Ryan area native Steven Zumbach had planned to take Latin when he began high school at West Delaware in 1964. But his future high school vocational agriculture instructor, Garland Ashbacher, had other ideas for him.
Zumbach, who retired in December from the Belin McCormick Law firm in Des Moines, has left his mark on Des Moines and Central Iowa. Looking back, his career may have gotten an early boost from Ashbacher.
“I had met Garland as a 4-H boy in 1960,” Zumbach said. “In 1964 he called my parents and said he had met me in 1960. He came to our farm that night to talk about why I should take vocational agriculture. He came very well prepared.”
Zumbach admits to having several aspirations at that time. They ranged from taking over the family dairy operation and purchasing the dairy where his parents sold their milk to being governor of Iowa, secretary of agriculture or going into law.
“I was somewhat arrogant and told Mr. Ashbacher that I had been farming with my father for 14 years and knew all there is to know about farming. I told him I might want to be a lawyer and that my school counselors that I should take Latin. At that time, if you were interested in law, it was suggested you take it.”
Ashbacher told Zumbach being a great lawyer was about a lot of things, including leadership and public speaking and that Zumbach could develop those skills in his classes. “He told me West Delaware hadn’t has a state officer in Future Farmers of America in many years. He told me he thought I could be a state officer and also possibly a national officer. He also told me there were speaking contests he could help me with.”
He also told Zumbach if he enrolled in his courses, he would help him study papers written by Dr. Neil Harl, the premier agriculture lawyer in the United States who taught at Iowa State University.
“He told me he’d introduce me to Dr. Harl when I was ready to graduate,” Zumbach explained.
Ashbacher was right about his student. Four years later Zumbach was state president for the Iowa FFA and had three gold medals in state speaking contests. “After that, he introduced me to Dr. Harl,” Zumbach said.
He met Harl the summer before he began at Iowa State University. He said Harl asked him to come for an interview. “That wasn’t the type of thing you did back then,” Zumbach explained. “If you had graduated at a certain level of your class, you were automatically admitted to college.”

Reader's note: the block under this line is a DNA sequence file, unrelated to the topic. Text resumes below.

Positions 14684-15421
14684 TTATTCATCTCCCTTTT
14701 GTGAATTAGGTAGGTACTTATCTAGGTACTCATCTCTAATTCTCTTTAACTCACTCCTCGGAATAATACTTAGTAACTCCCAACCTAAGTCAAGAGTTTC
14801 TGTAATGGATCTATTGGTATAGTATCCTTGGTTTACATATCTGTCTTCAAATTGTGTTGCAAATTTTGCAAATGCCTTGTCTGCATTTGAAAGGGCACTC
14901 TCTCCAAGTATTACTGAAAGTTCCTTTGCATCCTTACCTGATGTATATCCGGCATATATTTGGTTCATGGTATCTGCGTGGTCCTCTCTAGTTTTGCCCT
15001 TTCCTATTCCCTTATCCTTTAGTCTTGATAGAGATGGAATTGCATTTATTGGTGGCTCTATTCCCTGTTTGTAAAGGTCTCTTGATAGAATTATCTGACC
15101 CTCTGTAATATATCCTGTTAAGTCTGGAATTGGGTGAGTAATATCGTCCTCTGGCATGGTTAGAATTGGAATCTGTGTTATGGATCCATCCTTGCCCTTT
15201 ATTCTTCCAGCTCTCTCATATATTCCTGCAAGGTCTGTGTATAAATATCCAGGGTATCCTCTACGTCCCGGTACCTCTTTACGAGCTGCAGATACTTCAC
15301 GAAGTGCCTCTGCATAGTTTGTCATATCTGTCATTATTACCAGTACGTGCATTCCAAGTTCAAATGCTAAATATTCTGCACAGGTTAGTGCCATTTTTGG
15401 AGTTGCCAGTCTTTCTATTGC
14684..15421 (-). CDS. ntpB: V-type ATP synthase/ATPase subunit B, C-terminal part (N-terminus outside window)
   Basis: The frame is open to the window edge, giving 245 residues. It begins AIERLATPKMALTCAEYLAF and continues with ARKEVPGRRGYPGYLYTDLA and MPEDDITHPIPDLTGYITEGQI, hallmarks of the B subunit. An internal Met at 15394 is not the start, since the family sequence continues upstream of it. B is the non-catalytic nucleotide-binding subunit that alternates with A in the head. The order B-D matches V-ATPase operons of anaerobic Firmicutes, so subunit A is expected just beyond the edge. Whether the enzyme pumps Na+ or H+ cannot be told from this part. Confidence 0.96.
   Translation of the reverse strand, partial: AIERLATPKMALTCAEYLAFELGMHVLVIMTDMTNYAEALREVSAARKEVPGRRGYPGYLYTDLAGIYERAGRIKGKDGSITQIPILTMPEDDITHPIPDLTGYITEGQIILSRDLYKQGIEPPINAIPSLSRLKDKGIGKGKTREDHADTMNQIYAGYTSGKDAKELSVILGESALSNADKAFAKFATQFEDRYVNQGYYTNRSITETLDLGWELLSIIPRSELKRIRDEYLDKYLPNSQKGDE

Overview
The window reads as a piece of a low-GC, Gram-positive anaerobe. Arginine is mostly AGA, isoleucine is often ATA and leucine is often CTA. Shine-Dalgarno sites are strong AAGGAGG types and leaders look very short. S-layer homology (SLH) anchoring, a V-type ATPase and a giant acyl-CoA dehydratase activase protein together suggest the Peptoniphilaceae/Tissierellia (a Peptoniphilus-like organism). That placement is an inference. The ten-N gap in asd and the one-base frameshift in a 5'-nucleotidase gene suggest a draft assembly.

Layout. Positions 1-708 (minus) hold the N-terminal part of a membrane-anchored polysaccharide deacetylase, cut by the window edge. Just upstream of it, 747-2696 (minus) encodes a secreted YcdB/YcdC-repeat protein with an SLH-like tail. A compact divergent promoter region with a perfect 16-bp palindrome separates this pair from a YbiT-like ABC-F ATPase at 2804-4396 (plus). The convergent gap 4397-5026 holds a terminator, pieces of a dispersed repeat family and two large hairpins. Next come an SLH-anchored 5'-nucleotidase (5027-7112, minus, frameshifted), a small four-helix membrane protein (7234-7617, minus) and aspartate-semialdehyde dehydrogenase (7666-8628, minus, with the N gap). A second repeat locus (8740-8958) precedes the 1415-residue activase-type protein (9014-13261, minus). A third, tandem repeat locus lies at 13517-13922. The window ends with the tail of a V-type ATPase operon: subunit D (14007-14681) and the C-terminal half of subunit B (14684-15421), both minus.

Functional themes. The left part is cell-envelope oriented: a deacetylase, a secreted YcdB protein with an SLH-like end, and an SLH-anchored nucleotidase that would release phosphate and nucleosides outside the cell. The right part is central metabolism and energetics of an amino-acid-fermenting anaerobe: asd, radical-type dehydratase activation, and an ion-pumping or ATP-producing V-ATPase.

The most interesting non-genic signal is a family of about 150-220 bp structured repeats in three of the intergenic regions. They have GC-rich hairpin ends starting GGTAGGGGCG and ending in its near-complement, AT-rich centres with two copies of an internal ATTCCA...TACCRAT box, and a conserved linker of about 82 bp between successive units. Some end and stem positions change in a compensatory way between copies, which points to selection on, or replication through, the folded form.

When Harl met him, he asked Zumbach what he wanted to do with his life. Zumbach gave Harl a similar answer he had given his vocational agriculture teacher four years earlier that night on his farm. “Dr. Harl told me I wasn’t thinking big enough,” Zumbach recalled.
What came out of that conversation was an impressive ten-year stretch that saw Zumbach earn is B.A. from Iowa State in 1973, his law degree from the University of Iowa in 1975 and his doctorate in economics from Iowa State in 1980.
During that time, he took one year away from school when he served as national FFA vice president.
Zumbach’s decades in Des Moines has seen him leave his mark in the community since beginning at Belin McCormick in 1977. His involvement in the Greater Des Moines Partnership, a regional economic development organization, eventually led to the development of Bravo Greater Des Moines, which used a portion of the motel/hotel tax from communities and counties in Central Iowa to fund the arts in Des Moines.
“In a technologically based world, companies can locate anywhere. The disadvantage Des Moines had is we didn’t have oceans or mountains, recreational amenities that people want to enjoy. But what we could do was fully develop our arts and culture programs. We did it with the funding from the hotel/motel tax, but that took a huge amount of work because that was taking money from one local government and giving to another because most of those cultural events were in downtown Des Moines.”
As a result of the success of Bravo Greater Des Moines, Zumbach said recruiting companies or workers to Des Moines has changed. “We can recruit better because we have good cultural offerings like the civic center, the arts center, the opera. We have all of those in a mid-sized town and not many towns the size of Des Moines has those offerings.”